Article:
How do you get out of a $26 million budget hole?
That’s what Islip Town officials are discovering as Town department heads outlined the effects of various potential cuts in the 2013 budget, including ones that could impact public safety, during a special meeting at Town Hall Thursday.
“There is no way I can manage this Town with any cuts appropriately and create safety for the residents of the Town of Islip,” said Department of Public Works Commissioner Tom Owens, who at one point was speaking so passionately on the issue that he was asked to slow down by the Town’s stenographer.
Several department heads echoed the theme that cuts to the Town’s workforce, which would need to be slashed by 31 percent (or 224 workers out of 720) if the Town Board decides not to raise taxes, would have immediate negative impacts.
“We can’t do more with less, we can’t do the same with less,” said Planning Commissioner Dave Genaway, who added that a department budget cut of 10 percent would lead to delays in issuing various permits and stall several new technological projects meant to streamline the permit process.
Owens said his department already has 100 less employees today than 10 years ago and the consequences of any cuts would include deteriorating roadways and dangerous circumstances when fallen trees are not quickly cleaned up. Snow plowing would also be cut to a minimum, with it taking days to clear roads after a storm.
“To think about cutting this budget would be unconscionable,” Owens said.
When Owens heard that Town Supervisor Tom Croci wanted department heads to consider the impact of cuts of up to 50 percent, he said he had “many sleepless nights.”
“When you put your child on the bus after a snow storm, you want to know that this department has made their journey safe,” Owens said. “I cannot guarantee that with these proposed cuts and that is not acceptable.”
The other impacts of budget cuts?
Terry Hennessey, the acting commissioner of MacArthur Airport, said they would hurt the chances of the airport attracting a new airline, which Hennessey said is a top priority.
All parks, beaches and recreation centers around Town could also be shuttered.
In the end, the Town faces the choice that every other municipality with a budget gap does: raise taxes, cut spending or some combination of both.
Supervisor Croci leads a Republican Town Board that was swept into power last year when Croci defeated Phil Nolan by just a few hundred votes.
While campaigning, Croci said “taxes were out control,” but now he may be headed toward presenting a budget that pierces the state’s new tax cap.
From the start of the meeting, Croci made clear whom he blames for the current predicament the town finds itself in: Phil Nolan.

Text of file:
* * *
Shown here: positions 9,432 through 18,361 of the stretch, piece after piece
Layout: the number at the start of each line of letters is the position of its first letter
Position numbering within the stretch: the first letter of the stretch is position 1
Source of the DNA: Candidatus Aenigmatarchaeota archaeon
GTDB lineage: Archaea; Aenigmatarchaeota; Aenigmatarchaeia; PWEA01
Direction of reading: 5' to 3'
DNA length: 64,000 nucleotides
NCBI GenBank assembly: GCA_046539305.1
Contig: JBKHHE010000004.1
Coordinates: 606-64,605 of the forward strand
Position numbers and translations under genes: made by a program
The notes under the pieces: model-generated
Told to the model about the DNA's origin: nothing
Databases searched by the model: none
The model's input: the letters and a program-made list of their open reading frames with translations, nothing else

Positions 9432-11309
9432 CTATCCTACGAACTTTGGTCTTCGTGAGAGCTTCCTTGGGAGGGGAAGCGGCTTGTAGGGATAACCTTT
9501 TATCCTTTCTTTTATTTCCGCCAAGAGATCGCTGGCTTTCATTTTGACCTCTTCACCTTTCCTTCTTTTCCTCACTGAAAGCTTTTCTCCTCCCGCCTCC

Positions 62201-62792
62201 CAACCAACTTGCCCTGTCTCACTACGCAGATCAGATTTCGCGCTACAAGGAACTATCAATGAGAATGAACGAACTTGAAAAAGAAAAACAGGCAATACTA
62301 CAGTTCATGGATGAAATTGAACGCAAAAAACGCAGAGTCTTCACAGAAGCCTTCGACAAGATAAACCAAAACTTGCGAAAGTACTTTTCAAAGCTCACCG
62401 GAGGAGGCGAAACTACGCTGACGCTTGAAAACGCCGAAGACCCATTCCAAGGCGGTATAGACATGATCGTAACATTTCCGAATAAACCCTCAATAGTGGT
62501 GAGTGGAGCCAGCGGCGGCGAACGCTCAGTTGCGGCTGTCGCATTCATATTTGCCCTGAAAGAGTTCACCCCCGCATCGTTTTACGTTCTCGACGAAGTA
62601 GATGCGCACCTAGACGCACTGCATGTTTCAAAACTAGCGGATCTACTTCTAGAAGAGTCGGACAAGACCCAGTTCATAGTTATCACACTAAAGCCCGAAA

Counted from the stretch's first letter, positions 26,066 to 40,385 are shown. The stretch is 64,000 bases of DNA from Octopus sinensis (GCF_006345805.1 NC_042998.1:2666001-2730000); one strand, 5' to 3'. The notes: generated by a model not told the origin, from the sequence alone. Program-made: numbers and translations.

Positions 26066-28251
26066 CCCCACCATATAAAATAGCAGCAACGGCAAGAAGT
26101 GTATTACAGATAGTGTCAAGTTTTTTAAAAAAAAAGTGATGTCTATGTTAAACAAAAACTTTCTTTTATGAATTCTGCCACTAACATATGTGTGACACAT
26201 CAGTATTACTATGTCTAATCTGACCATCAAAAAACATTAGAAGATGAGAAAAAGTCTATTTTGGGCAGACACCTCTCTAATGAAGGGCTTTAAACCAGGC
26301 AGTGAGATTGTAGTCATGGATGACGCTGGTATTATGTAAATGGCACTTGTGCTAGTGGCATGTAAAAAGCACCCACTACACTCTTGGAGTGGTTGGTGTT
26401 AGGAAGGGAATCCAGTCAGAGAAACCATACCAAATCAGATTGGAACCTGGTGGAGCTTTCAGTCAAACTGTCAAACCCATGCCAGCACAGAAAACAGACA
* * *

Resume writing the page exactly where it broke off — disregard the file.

Croci questioned Town Comptroller Joseph Ludwig over how the 2012 budget was created.
“For whatever reason, he chose to use that fund balance and have a zero percent tax increase for the 2012 budget,” Ludwig said of Nolan, referring to $18 million from the Town’s “rainy-day fund” in the current budget.
Ludwig said he made clear to the Nolan that going with no tax increase in 2012 would be devastating in subsequent years.
“No doubt that the board and community are aware that last year was an election year so we can only surmise as to why that was the case,” Croci said.
Nolan, reached by phone Friday, said he gave the Republicans a chance to make amendments to the 2012 budget after the election last fall, but they chose not to.
“I was prepared to work with them,” said Nolan, who said he had a record of cutting spending and called the Republicans “hypocrites” for implying he was wrong to not raise taxes this year. “They didn’t change a single word in that budget.”
“All they’ve done is create dozens and dozens of jobs for political friends,” said Nolan, who was appointed president of Suffolk Off-Track Betting Corp. (OTB) earlier this year. “They haven’t cut a damn thing.”
Moving ahead, the Town has until Sept. 30 to craft an official budget proposal. There’s obviously still many difficult decisions to be made.
“The type of cut to get to a zero-percent tax increase would be devastating to the Town of Islip,” said Ludwig, adding that cuts to staff would be felt by the public.
“There’s nothing worse than seeing a cold, miserable December 28th day, cold rains, winds and seeing a line outside the Tax Receiver’s Office, but that is exactly what would happen."
The Town Board meets again next Tuesday at 2 p.m.